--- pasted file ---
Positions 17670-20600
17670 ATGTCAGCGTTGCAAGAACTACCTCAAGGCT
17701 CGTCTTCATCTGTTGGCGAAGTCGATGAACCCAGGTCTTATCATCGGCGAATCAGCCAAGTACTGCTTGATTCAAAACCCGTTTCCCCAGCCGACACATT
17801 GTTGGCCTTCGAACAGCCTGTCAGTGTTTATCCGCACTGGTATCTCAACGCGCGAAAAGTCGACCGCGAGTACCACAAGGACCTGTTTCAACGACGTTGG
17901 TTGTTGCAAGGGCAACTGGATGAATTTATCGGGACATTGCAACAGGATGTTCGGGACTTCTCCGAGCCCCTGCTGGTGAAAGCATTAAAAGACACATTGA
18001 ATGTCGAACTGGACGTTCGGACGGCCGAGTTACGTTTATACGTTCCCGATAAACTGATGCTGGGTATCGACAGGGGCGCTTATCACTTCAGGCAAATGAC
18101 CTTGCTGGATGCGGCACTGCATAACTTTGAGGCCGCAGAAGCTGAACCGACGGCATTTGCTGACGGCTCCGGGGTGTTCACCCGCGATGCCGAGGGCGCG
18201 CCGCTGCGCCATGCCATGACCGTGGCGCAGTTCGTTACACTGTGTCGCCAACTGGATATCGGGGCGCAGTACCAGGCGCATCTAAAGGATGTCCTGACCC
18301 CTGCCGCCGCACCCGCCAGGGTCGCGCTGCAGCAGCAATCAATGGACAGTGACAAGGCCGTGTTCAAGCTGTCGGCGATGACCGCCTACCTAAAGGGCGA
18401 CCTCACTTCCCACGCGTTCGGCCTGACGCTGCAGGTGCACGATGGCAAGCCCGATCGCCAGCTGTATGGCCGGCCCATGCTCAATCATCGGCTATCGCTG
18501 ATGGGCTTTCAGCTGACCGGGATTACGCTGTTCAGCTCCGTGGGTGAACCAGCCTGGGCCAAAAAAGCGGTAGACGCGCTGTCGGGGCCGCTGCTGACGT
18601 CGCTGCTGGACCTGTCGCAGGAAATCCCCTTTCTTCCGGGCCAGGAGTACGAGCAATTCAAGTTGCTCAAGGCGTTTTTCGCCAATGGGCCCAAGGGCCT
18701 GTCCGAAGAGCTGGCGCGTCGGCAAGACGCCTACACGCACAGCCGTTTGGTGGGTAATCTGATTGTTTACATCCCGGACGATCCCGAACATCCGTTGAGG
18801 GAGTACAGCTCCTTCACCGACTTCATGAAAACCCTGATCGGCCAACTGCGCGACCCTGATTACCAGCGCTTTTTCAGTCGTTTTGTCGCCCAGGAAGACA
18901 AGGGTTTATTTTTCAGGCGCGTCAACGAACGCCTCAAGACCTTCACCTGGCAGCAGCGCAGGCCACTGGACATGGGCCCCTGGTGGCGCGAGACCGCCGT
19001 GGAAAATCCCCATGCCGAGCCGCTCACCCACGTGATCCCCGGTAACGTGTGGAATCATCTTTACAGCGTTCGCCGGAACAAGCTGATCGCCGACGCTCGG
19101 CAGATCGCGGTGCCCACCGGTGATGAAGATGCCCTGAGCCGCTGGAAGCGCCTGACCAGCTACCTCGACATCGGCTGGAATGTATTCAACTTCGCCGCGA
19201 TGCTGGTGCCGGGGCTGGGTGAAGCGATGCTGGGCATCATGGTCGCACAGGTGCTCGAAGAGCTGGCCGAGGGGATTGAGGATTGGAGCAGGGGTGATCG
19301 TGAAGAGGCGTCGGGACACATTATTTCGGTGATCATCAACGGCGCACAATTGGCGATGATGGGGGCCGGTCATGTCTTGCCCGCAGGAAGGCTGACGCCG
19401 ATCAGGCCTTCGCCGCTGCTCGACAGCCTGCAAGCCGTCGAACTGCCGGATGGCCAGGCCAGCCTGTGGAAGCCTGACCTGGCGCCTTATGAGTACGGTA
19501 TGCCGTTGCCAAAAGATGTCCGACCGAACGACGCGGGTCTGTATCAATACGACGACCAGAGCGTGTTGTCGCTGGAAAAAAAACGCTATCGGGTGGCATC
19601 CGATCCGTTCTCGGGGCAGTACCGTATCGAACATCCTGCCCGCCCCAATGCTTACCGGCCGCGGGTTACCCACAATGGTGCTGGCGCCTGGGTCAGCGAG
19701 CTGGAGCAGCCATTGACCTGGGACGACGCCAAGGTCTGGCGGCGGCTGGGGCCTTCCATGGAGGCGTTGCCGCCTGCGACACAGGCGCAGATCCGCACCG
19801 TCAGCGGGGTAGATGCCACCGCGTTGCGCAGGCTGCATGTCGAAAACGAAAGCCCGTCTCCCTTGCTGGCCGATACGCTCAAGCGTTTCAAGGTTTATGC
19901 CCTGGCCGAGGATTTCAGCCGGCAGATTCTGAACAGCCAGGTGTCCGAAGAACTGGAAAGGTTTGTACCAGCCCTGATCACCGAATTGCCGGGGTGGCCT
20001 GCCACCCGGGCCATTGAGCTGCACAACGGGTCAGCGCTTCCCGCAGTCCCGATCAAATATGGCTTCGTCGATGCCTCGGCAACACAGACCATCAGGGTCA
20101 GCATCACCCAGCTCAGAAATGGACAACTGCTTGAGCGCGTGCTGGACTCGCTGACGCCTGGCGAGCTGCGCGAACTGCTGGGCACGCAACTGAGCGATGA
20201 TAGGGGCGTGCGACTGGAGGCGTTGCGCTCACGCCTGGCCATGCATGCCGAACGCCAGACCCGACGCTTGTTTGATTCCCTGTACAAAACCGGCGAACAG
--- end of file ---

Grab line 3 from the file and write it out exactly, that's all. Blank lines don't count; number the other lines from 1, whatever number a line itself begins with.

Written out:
17701 CGTCTTCATCTGTTGGCGAAGTCGATGAACCCAGGTCTTATCATCGGCGAATCAGCCAAGTACTGCTTGATTCAAAACCCGTTTCCCCAGCCGACACATT